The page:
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The Roundup 2/23: Crosby Smashes The SoundCloud Stereotype, Mostly

Though he's found success on the platform, Crosby doesn't fit the "SoundCloud rapper" formula. His new album, Almost Asleep, demands recognition on other channels anyway. 

 Super Empty illustration by Ryan Cocca ©

Super Empty illustration by Ryan Cocca ©

 

If you’ve never heard of Crosby before, you’re not alone. The Harnett County/Chapel Hill rapper, despite having put out quality material for years now, still manages to fly under the radar within his own region. It’s not your fault: for someone ostensibly hoping to grow a fanbase, he’s pretty difficult to find online (Crosby, Stills & Nash and Bing Crosby may have something to do with that). He also seems to be loyal to one platform for music discovery above all others: SoundCloud. Based on where he has the most traction, you might even be tempted to call him a “SoundCloud rapper.” And you’d be half right (and half wrong).  

SoundCloud, by reputation, and quite often in practice, is the unofficial home to two distinct but equally unsavory categories of rap music: lazy, unoriginal attempts at radio-ready material (“My shit is like Bryson Tiller, but like, slightly different”); and half-finished experimental stuff that was not ready for public consumption. What it typically isn’t known for (not that it doesn’t feature plenty of it), is polished, smart, original rap music, like the kind Crosby has been dropping on the platform, almost non-stop, for at least three years.

More closely aligned with Jay Rock or Kendrick Lamar than Lil Uzi Vert, Crosby isn’t the kind of artist you expect to see growing an audience primarily on SoundCloud, and yet here he is. With release after release, from projects like 2015’s The Crosby Show and 2016’s Crosfather to upbeat collaborations like CrosRime$, he’s racked up hundreds of thousands of plays across 93 uploaded tracks, frequently collaborating with MCs and producers who seem similarly tethered to a larger SC community of artists and fans.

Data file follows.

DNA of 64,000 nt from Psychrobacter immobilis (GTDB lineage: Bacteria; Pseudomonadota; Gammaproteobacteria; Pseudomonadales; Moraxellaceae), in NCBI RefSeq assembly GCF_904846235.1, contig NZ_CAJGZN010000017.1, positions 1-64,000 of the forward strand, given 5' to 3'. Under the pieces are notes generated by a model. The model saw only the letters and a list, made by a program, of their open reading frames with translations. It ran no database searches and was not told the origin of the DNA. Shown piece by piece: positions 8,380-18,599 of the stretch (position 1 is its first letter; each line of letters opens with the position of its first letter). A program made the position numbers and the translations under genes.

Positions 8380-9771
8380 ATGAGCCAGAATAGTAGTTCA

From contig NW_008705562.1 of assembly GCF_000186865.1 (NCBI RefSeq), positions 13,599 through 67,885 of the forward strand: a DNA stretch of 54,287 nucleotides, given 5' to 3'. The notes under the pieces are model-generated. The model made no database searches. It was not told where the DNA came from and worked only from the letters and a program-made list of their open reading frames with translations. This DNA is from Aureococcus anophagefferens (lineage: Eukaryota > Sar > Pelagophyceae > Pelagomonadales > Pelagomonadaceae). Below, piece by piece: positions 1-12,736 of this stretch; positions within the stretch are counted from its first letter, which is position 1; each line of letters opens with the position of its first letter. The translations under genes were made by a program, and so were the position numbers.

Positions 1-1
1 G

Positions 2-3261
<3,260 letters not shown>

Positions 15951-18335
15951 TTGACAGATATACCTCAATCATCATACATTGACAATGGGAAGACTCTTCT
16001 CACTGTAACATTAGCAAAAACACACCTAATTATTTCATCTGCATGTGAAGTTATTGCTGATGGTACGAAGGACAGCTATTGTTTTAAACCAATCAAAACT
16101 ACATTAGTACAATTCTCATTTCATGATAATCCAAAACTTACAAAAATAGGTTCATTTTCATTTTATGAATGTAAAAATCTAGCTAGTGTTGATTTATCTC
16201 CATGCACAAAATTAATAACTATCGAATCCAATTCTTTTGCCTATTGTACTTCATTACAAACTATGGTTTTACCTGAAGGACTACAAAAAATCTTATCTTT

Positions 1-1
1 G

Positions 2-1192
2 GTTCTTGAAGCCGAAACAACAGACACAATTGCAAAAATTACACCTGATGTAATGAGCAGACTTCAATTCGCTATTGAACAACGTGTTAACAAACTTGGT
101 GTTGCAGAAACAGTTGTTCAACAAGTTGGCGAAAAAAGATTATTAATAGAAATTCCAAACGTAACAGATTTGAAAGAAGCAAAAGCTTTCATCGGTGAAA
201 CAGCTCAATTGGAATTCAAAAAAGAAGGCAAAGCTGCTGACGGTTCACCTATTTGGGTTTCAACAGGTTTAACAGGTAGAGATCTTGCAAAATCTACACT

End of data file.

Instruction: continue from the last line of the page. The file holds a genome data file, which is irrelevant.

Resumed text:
Almost Asleep, Crosby’s brand new album, is the latest step in his evolution as a rapper and artist, brimming with the harrowing bars and haunting Lentra beats that have been his hallmark for years. Not content to stay on the same beat or flow for long, Almost Asleep is a dizzying, at times disorienting sampler of styles and tone, from the cold-blooded, eerie echoes of “Glory be to Him,” to the soul-sampled “My Prayer,” and the piano-driven “Breakdown.” Even if certain slower stretches may invite listeners to mentally check out, there’s always a killer line to cut through the haze and jolt them back to attention: “Chapel Hill champ like it’s ‘82, then I get it in Raleigh like ‘83.” WHAT!!!  There are gems like that are buried throughout the project.

Beyond the music, one more SoundCloud stereotype persists: that of the introverted rap fan, equipped with the modern recording technology of today, being able to craft really dope closet songs that he possesses neither the charisma nor the energy to pull off in actual shows or music videos. Part of music is the presentation, after all, and it’s possible that the enjoyment of rap music has more to do with the presentation than in every other genre (excluding Pop) combined. With the material on Almost Asleep, Crosby has undoubtedly established himself as an exception to the SoundCloud rapper stereotype, at least from a musical perspective. But the performance aspect lingers, as Crosby has hardly any video/photo material online and is almost a non-factor in Triangle-area shows.

Here’s to more shows, and more music videos, from the Crosfather in 2018. The world needs more of his thundering, nightmare-inducing raps, and not just on SoundCloud.

 

 

"Get Right" With Cameron Butler